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Thomson Correctional Center

Wing A of Housing Unit 1 in the 1,600-inmate maximum-security prison in Thomson. (Kevin E. Schmidt/QUAD-CITY TIMES)

Sen. Dick Durbin, D-Ill., is turning up the pressure on a Virginia congressman in an effort to get the vacant Thomson (Ill.) Correctional Center sold to the federal government, and he accused Republicans in the state’s congressional delegation of covering for the lawmaker.

In a letter dated Wednesday, Durbin blamed Rep. Frank Wolf, R-Virginia, for standing in the way of a reprogramming of federal funds for purchase of the facility northeast of the Quad-Cities.

“Mr. Wolf’s rejection of this reprogramming and his continued opposition to this project has denied my home state hundreds of important jobs for more than 14 months,” Durbin said in a letter to Attorney General Eric Holder and Deputy Attorney General James Cole.

The letter asks the administration to once again request that already appropriated funds be reprogrammed so the Federal Bureau of Prisons can purchase the facility.

Officials estimate that opening the 10-year-old prison as a federal facility would create 1,100 jobs in the area of northwest Illinois and eastern Iowa.

The state and federal government have agreed to a $165 million price, according to officials. However, efforts to appropriate additional funds for the purchase have failed to clear Congress. So the option being pursued now is reprogramming existing funds.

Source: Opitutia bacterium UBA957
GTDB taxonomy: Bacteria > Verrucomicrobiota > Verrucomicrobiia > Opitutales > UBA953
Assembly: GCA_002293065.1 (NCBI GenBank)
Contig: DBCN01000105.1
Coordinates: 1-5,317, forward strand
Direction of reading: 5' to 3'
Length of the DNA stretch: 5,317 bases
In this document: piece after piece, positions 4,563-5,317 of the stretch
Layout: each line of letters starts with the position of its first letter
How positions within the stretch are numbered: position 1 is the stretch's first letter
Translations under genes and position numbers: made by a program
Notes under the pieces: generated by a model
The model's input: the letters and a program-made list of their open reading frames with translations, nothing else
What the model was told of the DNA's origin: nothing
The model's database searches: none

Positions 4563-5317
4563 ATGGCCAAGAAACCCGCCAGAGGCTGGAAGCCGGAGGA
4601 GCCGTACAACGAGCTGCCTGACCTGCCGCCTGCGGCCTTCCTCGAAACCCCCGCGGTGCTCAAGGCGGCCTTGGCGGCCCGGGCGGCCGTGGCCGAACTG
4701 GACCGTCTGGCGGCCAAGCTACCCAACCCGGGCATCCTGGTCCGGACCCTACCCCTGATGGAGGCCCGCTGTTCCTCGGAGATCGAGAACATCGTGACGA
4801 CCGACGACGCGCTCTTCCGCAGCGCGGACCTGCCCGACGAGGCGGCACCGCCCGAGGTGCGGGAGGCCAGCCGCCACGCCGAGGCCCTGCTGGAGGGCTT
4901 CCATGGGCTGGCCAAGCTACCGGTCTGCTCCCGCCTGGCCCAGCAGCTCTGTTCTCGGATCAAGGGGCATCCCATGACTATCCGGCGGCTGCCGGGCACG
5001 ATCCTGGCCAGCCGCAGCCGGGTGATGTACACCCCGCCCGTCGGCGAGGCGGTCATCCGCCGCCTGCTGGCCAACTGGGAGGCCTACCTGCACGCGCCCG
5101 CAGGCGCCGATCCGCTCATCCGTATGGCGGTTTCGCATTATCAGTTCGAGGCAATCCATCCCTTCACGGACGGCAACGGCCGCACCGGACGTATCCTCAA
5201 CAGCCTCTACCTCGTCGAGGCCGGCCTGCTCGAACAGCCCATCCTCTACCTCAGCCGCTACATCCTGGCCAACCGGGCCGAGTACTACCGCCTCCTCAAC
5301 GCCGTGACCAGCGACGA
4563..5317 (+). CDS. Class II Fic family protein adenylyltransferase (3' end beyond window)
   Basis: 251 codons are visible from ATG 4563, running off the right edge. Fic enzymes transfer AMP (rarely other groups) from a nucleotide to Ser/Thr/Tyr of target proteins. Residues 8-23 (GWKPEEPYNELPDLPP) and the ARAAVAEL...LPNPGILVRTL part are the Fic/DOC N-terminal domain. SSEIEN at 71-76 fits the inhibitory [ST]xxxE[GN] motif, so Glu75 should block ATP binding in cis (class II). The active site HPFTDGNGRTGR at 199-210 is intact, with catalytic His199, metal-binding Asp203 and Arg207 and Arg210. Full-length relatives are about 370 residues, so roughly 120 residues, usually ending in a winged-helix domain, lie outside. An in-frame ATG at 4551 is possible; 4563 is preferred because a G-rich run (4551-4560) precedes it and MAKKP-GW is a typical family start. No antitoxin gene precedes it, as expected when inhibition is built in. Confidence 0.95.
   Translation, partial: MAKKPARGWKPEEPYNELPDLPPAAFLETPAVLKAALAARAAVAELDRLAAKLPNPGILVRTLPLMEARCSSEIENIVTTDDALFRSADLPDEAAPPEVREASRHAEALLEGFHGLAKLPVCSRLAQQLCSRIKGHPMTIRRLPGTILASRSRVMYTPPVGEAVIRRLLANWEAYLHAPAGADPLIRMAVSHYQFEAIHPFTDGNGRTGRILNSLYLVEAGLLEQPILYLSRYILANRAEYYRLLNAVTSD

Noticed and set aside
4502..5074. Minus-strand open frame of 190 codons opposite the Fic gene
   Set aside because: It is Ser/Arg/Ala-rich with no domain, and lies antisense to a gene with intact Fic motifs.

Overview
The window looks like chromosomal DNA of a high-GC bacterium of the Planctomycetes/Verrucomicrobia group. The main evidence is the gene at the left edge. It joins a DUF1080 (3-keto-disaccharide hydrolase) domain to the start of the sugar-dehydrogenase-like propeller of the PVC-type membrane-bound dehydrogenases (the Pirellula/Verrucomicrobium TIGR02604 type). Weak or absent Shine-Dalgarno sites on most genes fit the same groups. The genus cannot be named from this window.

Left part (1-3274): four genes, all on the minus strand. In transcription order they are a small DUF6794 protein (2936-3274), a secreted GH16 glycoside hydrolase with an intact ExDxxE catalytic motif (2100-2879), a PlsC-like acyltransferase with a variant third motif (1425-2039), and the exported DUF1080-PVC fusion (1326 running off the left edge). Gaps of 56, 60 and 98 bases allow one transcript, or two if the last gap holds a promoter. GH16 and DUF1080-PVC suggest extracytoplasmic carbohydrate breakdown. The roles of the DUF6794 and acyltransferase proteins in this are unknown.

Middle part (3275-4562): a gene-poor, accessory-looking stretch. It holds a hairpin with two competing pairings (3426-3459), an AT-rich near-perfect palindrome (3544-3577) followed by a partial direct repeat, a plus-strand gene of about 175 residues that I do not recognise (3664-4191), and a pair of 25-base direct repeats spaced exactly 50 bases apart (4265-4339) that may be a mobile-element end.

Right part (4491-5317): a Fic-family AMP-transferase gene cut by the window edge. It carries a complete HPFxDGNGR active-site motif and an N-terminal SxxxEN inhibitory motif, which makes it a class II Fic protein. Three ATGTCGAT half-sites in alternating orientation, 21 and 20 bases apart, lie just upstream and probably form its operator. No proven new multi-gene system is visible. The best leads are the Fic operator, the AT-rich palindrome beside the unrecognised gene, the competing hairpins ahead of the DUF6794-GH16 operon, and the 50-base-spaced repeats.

That, however, requires lawmakers with oversight over Justice Department funds to sign off. Durbin’s office says that Sen. Barbara Milkuski, D-Maryland, has done that, but Wolf hasn’t.

In a letter to the Justice Department last year, Wolf cited concerns about diverting funding from other accounts. But Republicans and Democrats say that he’s really worried about the possibility foreign detainees held at the Guantanamo Bay, Cuba, prison will be sent to Illinois.

Initially, the Obama administration wanted to use Thomson as a repository for the detainees so it could shut down Guantanamo Bay. That, however, failed amid bipartisan opposition in Congress.

Guantanamo Bay has stayed open as a result, and the administration has said it now only wants Thomson to relieve overcrowding in the federal prison system.

Durbin’s letter also seeks to put some pressure on Republicans in the state’s congressional delegation. The senator has called on Republicans to pressure Wolf to relent, and in Wednesday he accused GOP lawmakers of seeking to “take the pressure off Mr. Wolf and to suggest the Obama administration is somehow to blame for the delay.“

The reference is to a request that Reps. Bobby Schilling, Aaron Schock and Don Manzullo, all Illinois Republicans, made a month ago, when they sent a letter to the administration asking for an “unequivocal” statement that Guantanamo Bay detainees wouldn’t be sent to Thomson. After the letter, Holder pledged to a Senate hearing no detainees would be sent to Thomson.

Schilling, who is in the midst of a tough re-election fight, drew criticism from Democrats who say that he was playing politics with the issue.

Andie Pivarunas, a Schilling spokesperson, responded to Durbin’s letter Wednesday. “We are grateful for Sen. Durbin rejoining this effort and are hopeful he will join the effort to achieve a more affordable sale price,” she said.

Schilling, along with nine other Republicans, recently asked Illinois Gov. Pat Quinn to accept less money for the prison. Schilling said he was seeking alternative ways to get the prison open. Pivarunas said Wednesday, “we are hopeful the State of Illinois will accept a dollar amount more affordable to the federal government.”

Wolf’s office couldn’t be reached for comment. His representatives previously have failed to answer emailed questions about the issue.

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